4. As you reflect upon female representation in the 1950s, where do you think this film character falls in the continuum? Why? As I have not seen the movie I can only base my reflections on the clips I've watched for this Daily Dose. Of course Calamity Jane is very different from what can be seen in other musicals. The woman wears pants and wants to be one of the guys - it was not something that was very typical during this period of time. Still, when she discovers she is in fact in love she changes. I think perhaps it's too show that a woman still had to have pride in her looks, especially
  5. As you watch the interaction between the four characters in this scene, what do you notice about the way they include each other or relate to one another? How is it different from early musicals we have discussed? They're performing as a group with each actor having their own lines in order to shine without actually standing out. When one finishes singing another continues. The dance number at 01:27 also tells of how they're all in it together - putting one foot/leg in front of the other people, battling it out until they all end up synchonized again. What do you notice about the co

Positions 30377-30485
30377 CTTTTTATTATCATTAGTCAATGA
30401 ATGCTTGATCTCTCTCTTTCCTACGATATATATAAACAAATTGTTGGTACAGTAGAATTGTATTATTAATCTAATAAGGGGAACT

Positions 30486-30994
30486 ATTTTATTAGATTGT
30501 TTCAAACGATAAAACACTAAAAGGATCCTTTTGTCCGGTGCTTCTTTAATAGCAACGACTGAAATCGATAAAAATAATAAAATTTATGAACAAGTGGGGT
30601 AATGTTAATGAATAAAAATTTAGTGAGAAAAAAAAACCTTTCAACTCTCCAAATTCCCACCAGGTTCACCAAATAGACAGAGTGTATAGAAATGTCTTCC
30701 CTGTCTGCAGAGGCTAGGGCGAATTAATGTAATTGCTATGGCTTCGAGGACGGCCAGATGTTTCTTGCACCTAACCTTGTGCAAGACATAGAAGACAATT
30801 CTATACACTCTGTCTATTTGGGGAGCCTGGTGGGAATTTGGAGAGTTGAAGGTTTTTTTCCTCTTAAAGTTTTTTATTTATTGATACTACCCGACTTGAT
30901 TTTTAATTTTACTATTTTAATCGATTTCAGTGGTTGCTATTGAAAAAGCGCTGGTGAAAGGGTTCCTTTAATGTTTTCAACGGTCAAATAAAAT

6. What do you notice about the way the scene is directed as Petunia goes to Joe’s bedside and as we cut to her outside hanging laundry? What does this tell us about her relationship, and the connection to the song? The entire clip shows Petunia's faith in God and how much she loves her husband. The cut to the laundry hanging scene tells of her dedication to the household - she doesn't mind the chores so long as her husband loves her. She's happy with life. From having been heartbroken she goes to being happy - God answered her prayers and her husband is going to be all right. How woul